Domain 4

Overreaching Indicators

Indicator: Patient experience of GP services

Source:

Data Source:

NHS Outcomes Framework (last accessed 8 Jun 2017)

GP Patient Survey (GPPS) from Ipsos MORI (http://www.gp-patient.co.uk) Official Statistics

Years covered: 2011/12-2015/16 (financial year period coverage July to September of

previous year and January to March of following year for the respective financial year)

Recent changes: N/A

Definition

This indicator measures the weighted percentage of people who report their overall experience

GP

Purpose

This indicator aims to capture the experience of patients of their GP. The vast majority of the population visit their GP each year and often it is the experience people have of primary care that determines their overall view of the NHS.

Figure A11: Weighted percentage of people reporting fairly good or very good overall experience of GP services

Comments

Small but significant decreases in each of the last three years, before picking up in the last year of the survey. 83.0 84.0 85.0 86.0 87.0 88.0 89.0 July 2011 to March 2012 July 2012 to March 2013 July 2013 to March 2014 July 2014 to March 2015 July 2015 to March 2016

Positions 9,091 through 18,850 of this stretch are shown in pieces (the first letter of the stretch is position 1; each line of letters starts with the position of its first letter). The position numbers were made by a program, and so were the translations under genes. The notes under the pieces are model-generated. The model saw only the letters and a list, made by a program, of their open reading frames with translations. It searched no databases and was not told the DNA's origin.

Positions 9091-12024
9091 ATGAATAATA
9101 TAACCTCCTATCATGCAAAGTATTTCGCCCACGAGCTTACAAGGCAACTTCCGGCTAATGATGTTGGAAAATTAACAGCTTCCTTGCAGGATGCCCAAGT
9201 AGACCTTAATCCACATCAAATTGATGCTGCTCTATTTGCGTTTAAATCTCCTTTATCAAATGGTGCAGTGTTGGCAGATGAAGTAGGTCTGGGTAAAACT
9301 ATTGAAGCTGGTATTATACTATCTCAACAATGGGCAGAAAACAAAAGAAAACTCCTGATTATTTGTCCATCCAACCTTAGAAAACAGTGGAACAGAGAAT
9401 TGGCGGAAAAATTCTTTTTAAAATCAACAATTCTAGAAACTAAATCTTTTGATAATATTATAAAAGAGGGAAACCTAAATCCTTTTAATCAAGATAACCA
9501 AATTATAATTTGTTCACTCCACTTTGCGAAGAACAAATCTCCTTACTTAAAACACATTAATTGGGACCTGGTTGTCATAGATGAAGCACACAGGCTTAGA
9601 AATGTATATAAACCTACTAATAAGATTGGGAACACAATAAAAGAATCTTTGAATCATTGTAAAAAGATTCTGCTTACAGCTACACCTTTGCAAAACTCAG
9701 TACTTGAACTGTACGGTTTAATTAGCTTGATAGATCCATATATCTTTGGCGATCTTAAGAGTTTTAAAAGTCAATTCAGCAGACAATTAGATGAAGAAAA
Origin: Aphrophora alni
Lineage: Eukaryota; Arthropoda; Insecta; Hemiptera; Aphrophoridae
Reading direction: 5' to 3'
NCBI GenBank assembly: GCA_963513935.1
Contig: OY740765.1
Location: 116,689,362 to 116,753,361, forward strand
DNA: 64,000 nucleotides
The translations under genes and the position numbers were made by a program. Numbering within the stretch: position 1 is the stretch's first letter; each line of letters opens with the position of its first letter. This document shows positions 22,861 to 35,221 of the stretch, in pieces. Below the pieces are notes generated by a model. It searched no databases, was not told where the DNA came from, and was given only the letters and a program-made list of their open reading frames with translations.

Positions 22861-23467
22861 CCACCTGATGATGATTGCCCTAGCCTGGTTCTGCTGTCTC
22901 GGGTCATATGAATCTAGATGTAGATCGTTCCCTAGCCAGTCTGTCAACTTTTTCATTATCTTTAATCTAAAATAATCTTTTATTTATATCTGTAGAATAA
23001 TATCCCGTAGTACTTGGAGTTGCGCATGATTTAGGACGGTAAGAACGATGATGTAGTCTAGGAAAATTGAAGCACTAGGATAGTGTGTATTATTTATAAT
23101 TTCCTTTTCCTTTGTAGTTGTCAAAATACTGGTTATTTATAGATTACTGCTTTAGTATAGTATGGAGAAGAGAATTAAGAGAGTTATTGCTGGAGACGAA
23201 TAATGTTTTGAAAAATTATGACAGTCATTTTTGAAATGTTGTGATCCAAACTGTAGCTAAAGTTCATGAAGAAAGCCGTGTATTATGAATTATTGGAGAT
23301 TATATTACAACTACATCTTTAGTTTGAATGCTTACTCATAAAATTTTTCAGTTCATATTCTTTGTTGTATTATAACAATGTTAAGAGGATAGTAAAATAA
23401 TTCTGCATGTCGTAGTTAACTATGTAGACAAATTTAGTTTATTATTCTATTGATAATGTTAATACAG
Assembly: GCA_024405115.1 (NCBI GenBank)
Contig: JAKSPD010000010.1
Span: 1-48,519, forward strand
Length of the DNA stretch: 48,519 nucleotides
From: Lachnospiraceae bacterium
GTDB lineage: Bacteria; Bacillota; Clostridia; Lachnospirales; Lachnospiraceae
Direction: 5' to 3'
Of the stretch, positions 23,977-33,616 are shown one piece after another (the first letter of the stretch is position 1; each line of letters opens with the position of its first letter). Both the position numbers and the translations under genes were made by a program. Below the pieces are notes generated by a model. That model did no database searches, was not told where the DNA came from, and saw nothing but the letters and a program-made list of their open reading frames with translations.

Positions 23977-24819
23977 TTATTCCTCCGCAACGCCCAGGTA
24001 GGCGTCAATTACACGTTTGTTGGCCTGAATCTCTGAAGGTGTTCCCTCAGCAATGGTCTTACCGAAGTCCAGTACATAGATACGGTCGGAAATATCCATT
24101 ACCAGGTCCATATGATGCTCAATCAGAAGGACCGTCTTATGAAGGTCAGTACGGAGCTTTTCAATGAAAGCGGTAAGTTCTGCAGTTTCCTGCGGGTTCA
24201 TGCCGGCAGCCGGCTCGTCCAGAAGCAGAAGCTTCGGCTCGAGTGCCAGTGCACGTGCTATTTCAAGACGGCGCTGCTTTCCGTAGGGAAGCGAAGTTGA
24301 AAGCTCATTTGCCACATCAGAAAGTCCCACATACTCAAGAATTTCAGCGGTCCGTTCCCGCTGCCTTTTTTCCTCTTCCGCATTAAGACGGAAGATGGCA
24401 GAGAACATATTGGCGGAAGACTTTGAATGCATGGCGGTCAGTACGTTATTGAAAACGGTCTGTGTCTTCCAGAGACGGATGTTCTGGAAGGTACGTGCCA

Domain 4

Overreaching Indicators

Indicator: Patient experience of dental services

Source:

Data Source:

NHS Outcomes Framework (last accessed 8 Jun 2017)

GP Patient Survey (GPPS) from Ipsos MORI (http://www.gp-patient.co.uk) Official Statistics

Years covered: 2011/12-2015/16 (financial year period coverage July to September of

previous year and January to March of following year for the respective financial year)

Recent changes: N/A

Definition

This indicator measures the weighted percentage of people who report their overall experience

NH“

Purpose

This indicator aims to capture the experience of patients of NHS dental services.

Figure A12: Weighted percentage of people reporting good or very good overall experience of NHS dental services

Comments

Time series shows small but significant increase of 2.2 percentage points from 2011/12 to 2015/16. 82.5 83.0 83.5 84.0 84.5 85.0 85.5 July 2011 to March 2012 July 2012 to March 2013 July 2013 to March 2014 July 2014 to March 2015 July 2015 to March 2016

Domain 4

Overreaching Indicators

Indicator: Patient experience of hospital care

Source:

Data Source:

NHS Outcomes Framework (last accessed 8 Jun 2017)

National Inpatient Survey provided by the Care Quality Commission Official

In document Accounting for the quality of NHS output (Page 44-63)